Income revenue share is quite simple. Income revenue is  the commercial gross capital received on an annual basis by a company or commercial property. By "sharing" this capital, an offering is presenting a percentage of their commercially generated capital to investors to either be coupled along with other incentives, or to simply be independantly offered along with an investor's initial principal. 

Q. HOW DOES APR WORK?

       The annual percentage rate (or APR) is the amount of interest a loan is paid on an annual basis. This percentage is averaged over the term of the loan according to however many years the loan will be in place. APR uses the same calculations as an IRR, although an IRR is used to calculated annual percentages in favor of investors, and an APR is calculated percentages in favor of a lender or bank. Please see "What is an IRR?" for further explanations on the formula.

Q. WHAT IS A DEBT HYBRID DEAL?

Within the context of MacroCrowd, a debt hybrid deal means a structured financial returns deal which combines two or more different financial instruments. Since it is a "Debt" hybrid, this means that it will be an investment into a developer who is offering debt-structured returns at a fixed percentage, along with one or many other financial incentives. This can be additional equity, a percentage of revenue or other financial incestives. To see the details on Debt Hybrid deals, please refer to the specific offering's "Financials" section.

Q. WHAT IS A CAP RATE?

The rate of return or proceeds of real estate investments are evaluated using two main techniques. The first one entails simple arithmetic calculations, i.e. ratios, while the other one, yields, entails discounting future cash flows to cater for the time value of money. Earlier on, we covered ways in which loan-to-value ratios facilitate comprehension of real estate loans. In this article, we shall look at one of the most crucial computation when valuing property.

Typically, simple arithmetic computations are done to arrive at ratios; ratios in real estate show the relationship between certain amounts of regular income and a corresponding value of property.  They are often calculated from readily obtainable figures. Ratios are easy in calculation and are used in broad circumstances. However, unlike ratios, yield analysis is quite complicated in performance, but it caters for time value of money.

The Gross Rent Multiplier (GRM) is among the most universally used ratios. It represents the correlation between the gross rental income and the property’s purchase price. Gross income is computed prior to offsetting expenses, while net income is arrived at after deducting expenses. The GRM can be based on either the effective gross income, which is net of collection fees and any vacancies, or the expected gross income (prior to deduction of collection fees and vacancies), subject to the definition used. For example, if the property was acquired at $2 million, and it has a gross income totaling up to $300,000, the GRM would be:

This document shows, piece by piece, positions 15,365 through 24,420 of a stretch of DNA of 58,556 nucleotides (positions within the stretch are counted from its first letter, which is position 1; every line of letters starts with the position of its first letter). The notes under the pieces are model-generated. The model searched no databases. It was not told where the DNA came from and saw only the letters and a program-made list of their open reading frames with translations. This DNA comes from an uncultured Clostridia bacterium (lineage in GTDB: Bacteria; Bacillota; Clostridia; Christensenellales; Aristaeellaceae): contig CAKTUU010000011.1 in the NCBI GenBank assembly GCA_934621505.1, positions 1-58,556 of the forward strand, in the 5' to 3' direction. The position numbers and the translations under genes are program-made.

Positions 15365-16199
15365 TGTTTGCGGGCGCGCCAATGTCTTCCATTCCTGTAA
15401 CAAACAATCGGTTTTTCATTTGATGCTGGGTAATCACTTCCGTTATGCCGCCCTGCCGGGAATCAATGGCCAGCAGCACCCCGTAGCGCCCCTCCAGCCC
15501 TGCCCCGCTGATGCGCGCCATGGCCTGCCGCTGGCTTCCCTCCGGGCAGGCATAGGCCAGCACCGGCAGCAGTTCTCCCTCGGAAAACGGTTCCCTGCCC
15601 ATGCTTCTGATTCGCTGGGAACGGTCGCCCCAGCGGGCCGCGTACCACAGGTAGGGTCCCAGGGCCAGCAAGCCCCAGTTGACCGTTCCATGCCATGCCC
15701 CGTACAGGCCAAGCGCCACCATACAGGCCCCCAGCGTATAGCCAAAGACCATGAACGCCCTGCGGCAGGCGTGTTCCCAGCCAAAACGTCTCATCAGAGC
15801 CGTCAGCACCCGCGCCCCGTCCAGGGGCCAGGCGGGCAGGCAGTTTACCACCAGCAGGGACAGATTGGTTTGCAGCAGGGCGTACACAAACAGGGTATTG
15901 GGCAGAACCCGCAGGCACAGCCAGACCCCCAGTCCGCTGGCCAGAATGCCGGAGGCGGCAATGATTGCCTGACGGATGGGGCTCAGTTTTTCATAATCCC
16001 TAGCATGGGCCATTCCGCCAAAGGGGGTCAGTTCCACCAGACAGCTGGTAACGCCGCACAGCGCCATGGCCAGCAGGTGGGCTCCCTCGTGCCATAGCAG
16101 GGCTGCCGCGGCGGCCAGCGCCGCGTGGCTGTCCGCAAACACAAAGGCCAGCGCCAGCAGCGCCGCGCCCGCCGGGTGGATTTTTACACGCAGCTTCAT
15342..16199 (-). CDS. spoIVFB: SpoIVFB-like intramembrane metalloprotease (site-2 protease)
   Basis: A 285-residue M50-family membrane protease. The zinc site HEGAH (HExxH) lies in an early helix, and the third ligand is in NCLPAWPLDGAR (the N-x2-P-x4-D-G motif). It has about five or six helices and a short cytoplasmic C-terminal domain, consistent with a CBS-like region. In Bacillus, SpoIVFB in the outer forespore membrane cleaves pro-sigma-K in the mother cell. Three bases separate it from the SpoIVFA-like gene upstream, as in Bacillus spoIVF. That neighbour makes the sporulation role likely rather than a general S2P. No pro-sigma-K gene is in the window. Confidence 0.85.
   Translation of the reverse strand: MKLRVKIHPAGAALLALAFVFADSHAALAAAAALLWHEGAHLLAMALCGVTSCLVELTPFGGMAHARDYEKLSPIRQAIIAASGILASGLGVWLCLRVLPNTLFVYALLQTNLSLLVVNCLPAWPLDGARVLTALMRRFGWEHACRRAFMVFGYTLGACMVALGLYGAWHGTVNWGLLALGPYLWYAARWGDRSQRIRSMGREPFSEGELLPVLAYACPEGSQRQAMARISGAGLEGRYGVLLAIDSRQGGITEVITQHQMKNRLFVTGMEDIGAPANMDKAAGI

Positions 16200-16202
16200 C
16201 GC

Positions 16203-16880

GRM = Purchase Price ÷​  Gross Income

= $2,000,000 ÷​  ​$300,000

= 6.667 GRM

In case an investor is not aware of the property’s operating expenses, the GRM can initially be rather valuable. However, the figure is inadequate in the long term since it does not cater for variations in operating expenses of various projects.

This downside can be resolved by using the Capitalization Rate (“Cap Rate”), also known as the “Overall Rate of Return”. It shows the relationship of the purchase price and the property’s net operating income. Irrespective of if the investment is financed by debt or equity, the Cap Rate denotes the rate of return on the full acquisition capital. A property with operating expenses of $100,000 and gross income of $300,000 would have:

= Net Operating Income ÷​  Purchase Price

= $200,000 ÷​  $2,000,000

= 10.0% Cap Rate

Cap Rate caters for the operating expenses, e.g. marketing costs, maintenance charges, utilities, insurance, personnel costs, management and leasing fees, etc. These vary from project to project and directly relate to the eventual property value.

The Cap Rate enables comparability of unleveraged properties, as it is used to assess debt-free properties, and it is mainly concerned with the income-production aspect of similar properties. It is widely used. However, it is crucial that only truly comparable are assessed. Comparability refers to similarity in quality, size, construction, functionality, age, operating efficiency, location as well as other aspects such as major lease features.

The Cap Rate has limitations too, though it provides a great representation of the competitive market prices. The projected growth in income, rents, and value of property determines the attractiveness of the investment property. Evaluation of such investment decisions should, however, be done through prediction of the future direction of the economic base where the property is situated; if expenses, leases, rents, and key rehabilitation costs are projected to decline or rise, and by what magnitude, through the useful life of the property. The Cap Rate, nevertheless, fails to incorporate the financing terms necessary to ensure affordance of the entire buying price.